The answer to that question is mostly No. The great set of features provided by the entire toolset makes sure you don’t miss out on any functionality. But at some point, where you might want to dig a lot deeper. Xamarin lets you call existing code written in other platform-specific languages such as Java in Android. But that is only when you are building something very specific which cannot be implemented on different platforms.

Xamarin supports wearable devices as well. You can build native applications for Android Wear and Apple Watch as well. The Xamarin component store lets you add more functionality to your apps by downloading simple plugins. You can easily integrate your application with most of the popular backends like Microsoft Azure, Parse and etc. You can add popular authentication methods as well. And also, plugins to add billing support and other features are available as well. Most of the popular plugins are cross-platform but platform specific plugins are available as well, for example, the Google Play billing support plugin.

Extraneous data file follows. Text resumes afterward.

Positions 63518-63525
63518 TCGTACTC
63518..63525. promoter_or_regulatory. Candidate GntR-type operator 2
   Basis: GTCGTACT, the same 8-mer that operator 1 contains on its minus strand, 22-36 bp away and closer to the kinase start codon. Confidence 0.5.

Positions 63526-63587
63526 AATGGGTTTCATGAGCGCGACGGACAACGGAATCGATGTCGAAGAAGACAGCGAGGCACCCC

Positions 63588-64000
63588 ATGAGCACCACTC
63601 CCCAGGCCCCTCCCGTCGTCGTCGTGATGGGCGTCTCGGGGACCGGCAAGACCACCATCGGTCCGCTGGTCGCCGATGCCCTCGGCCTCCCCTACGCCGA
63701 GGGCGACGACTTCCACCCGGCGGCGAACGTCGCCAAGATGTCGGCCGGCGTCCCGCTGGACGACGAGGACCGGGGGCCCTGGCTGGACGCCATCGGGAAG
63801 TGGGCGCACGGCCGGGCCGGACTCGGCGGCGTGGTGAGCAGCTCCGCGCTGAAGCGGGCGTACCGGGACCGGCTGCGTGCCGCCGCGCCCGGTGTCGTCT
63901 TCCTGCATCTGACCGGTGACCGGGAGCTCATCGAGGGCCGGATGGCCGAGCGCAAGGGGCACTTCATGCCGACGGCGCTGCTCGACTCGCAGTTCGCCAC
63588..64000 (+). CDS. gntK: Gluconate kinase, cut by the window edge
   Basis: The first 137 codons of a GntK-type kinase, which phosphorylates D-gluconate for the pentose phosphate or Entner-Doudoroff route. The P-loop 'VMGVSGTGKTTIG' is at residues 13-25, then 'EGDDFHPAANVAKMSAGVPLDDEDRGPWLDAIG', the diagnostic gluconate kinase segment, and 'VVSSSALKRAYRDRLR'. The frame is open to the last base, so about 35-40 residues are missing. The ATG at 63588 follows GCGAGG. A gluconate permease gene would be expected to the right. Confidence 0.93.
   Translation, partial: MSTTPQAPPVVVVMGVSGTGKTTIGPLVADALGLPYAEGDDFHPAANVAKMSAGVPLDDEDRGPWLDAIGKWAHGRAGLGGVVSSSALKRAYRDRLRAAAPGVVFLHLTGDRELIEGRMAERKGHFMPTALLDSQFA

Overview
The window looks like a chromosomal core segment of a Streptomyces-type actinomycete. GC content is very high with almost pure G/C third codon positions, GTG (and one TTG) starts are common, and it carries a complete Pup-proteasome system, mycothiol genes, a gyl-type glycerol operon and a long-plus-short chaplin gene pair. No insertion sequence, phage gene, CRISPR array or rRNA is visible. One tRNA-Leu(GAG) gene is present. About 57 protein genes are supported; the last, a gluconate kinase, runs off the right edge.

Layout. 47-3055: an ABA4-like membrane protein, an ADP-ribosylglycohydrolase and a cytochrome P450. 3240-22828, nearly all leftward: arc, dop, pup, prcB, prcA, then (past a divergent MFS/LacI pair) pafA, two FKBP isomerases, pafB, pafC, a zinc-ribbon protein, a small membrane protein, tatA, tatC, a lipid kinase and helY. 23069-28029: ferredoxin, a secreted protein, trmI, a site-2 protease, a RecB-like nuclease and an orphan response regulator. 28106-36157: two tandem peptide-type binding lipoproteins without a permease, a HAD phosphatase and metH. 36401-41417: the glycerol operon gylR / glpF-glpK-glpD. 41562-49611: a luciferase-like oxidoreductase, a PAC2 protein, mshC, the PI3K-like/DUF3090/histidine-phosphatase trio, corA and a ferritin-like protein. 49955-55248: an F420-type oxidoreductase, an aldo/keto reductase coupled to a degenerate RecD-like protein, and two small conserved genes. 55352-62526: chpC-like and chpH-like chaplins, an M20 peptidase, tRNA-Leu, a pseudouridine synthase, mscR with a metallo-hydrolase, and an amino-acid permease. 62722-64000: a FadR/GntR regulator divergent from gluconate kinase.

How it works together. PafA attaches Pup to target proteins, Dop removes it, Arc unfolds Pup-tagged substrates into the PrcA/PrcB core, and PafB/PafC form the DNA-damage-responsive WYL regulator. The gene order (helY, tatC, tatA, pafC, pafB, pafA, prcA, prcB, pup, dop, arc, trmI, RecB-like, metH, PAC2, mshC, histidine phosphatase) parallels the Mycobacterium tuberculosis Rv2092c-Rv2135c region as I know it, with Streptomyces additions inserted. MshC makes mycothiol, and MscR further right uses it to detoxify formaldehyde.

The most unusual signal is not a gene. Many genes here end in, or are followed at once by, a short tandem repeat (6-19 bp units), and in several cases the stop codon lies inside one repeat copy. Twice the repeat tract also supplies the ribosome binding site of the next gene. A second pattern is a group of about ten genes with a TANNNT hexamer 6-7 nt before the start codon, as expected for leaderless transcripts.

How does Xamarin work

This is the most asked and peculiar question about this platform. So, what does basically Xamarin does that you can write a common code for different platforms? At the very root level, Xamarin has converted the entire existing Android and iOS SDK to C# so that you can code in a more familiar language. And as you can use C# to code for both the platforms, you need to remember less of syntax. You can access almost any iOS or Android API in C# with the Xamarin tools.